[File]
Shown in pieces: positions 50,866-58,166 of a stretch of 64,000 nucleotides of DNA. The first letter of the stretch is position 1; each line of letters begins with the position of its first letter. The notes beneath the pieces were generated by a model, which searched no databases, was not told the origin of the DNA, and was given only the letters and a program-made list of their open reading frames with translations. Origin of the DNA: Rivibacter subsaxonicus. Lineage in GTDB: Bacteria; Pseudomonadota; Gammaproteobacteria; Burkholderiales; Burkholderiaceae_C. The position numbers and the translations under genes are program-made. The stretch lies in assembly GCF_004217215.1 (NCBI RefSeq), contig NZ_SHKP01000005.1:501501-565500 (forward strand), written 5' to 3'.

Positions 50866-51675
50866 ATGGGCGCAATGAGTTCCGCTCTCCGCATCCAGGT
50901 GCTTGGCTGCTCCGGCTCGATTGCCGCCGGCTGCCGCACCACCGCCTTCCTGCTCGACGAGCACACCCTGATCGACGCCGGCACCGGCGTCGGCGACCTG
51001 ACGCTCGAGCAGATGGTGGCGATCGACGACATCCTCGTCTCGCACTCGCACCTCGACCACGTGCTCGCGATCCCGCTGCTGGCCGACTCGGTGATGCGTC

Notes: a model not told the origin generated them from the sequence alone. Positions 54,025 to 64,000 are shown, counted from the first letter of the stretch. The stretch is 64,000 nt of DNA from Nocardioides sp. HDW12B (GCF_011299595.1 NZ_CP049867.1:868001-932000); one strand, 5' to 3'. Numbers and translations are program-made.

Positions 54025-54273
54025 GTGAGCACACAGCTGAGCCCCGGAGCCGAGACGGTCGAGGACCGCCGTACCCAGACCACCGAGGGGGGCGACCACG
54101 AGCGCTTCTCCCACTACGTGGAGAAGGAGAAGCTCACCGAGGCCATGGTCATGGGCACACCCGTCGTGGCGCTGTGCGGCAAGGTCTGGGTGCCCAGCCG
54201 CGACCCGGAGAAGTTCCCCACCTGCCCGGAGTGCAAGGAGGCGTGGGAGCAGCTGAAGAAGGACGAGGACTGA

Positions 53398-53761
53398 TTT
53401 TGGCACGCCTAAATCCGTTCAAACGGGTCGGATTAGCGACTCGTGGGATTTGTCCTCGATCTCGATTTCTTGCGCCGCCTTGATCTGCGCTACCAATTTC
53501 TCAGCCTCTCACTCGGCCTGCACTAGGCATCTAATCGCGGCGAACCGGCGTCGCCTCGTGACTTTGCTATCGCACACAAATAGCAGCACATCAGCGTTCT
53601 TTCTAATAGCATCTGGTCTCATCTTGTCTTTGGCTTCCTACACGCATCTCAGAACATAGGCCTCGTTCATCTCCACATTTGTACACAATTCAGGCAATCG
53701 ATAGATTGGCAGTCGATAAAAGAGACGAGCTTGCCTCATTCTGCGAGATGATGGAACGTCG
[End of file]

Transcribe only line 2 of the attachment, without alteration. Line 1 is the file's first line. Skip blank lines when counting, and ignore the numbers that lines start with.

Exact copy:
Positions 50866-51675